Goeddel V. Sugano: What’s The Difference Between “Envisioning” An Invention And Being “In Possession” Of The Invention?

Gerald M. Murphy, Jr. for PLI Patent Law Practice Center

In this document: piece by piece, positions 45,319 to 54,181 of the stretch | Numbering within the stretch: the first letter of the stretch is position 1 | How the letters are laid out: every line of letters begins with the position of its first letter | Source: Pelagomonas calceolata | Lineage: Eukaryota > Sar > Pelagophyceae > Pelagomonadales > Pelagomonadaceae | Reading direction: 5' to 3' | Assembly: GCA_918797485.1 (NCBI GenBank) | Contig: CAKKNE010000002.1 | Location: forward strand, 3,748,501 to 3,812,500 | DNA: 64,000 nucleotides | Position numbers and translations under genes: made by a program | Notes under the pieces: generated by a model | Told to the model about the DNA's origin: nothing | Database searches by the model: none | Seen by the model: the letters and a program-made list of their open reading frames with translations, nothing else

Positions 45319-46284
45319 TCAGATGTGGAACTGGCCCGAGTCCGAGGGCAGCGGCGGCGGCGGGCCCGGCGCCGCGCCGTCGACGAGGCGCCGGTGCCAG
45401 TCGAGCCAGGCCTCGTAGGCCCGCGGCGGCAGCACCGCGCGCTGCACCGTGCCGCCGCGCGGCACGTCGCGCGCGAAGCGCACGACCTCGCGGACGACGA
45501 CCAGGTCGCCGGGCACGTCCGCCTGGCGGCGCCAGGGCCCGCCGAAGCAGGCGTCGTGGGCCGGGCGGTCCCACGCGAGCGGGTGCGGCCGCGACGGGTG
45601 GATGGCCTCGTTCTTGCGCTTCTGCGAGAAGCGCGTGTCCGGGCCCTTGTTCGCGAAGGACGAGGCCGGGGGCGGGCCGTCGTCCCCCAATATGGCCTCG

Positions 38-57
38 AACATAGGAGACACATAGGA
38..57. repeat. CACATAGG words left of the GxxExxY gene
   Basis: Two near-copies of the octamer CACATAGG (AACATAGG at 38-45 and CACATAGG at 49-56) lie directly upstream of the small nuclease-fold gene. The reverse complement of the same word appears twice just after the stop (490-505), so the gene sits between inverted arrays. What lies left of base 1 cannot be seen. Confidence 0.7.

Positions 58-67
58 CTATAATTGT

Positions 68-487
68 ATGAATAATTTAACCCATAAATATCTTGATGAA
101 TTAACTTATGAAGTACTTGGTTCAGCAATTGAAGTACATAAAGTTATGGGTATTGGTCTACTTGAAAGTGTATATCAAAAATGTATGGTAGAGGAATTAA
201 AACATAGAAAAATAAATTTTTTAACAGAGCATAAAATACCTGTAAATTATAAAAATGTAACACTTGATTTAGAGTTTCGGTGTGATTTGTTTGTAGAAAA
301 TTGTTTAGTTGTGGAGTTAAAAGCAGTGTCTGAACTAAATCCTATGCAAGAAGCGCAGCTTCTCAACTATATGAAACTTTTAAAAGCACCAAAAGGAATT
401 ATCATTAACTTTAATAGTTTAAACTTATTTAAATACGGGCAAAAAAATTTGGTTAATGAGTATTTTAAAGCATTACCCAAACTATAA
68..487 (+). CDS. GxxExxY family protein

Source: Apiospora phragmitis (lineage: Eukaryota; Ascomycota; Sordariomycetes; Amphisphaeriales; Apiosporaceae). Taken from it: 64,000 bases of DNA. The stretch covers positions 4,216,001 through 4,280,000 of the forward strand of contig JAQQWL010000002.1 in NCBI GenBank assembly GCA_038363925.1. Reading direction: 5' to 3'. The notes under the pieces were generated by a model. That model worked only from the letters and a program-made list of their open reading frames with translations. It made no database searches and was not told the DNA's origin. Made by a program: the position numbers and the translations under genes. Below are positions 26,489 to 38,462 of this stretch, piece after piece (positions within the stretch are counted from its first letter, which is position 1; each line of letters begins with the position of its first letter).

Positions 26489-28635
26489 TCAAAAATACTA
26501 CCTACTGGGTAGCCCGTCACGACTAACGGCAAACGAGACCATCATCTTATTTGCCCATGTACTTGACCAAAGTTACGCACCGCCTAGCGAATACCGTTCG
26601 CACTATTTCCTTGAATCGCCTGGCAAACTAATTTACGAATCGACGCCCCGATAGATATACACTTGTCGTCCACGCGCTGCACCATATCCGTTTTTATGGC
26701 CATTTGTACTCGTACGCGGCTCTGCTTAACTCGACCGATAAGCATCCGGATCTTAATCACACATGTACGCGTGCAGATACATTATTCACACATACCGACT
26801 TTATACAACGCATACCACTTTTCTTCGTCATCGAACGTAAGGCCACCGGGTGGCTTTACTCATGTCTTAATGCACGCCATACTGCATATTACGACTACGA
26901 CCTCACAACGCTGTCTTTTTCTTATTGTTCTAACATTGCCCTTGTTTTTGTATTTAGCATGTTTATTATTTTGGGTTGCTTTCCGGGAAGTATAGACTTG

In Goeddel v. Sugano, the Court of Appeals for the Federal Circuit (CAFC) has provided more guidance as to what is necessary for a sufficient “written description” of an invention, this time for a true “biotech” invention, in the context of a motion for benefit of priority in an interference. This case involved two interferences; one directed to DNA encoding human fibroblast interferon (hFIF) unaccompanied by a hFIF presequence (mature hFIF) and one directed to a composition comprising non-glycosylated hFIF. Sugano filed a motion for benefit of its Japanese priority application (Sugano priority application) and was granted priority by the Board of Patent Appeals and Interferences (the Board) in both interferences. Goeddel appealed that decision on the grounds that the Sugano priority application did not constitute a constructive reduction to practice because it did not enable the Counts and did not provide a sufficient written description of the Counts. The Federal Circuit reversed on the ground that the Sugano priority application did not provide a sufficient written description of the Count because the inventors were not “in possession” of the invention.

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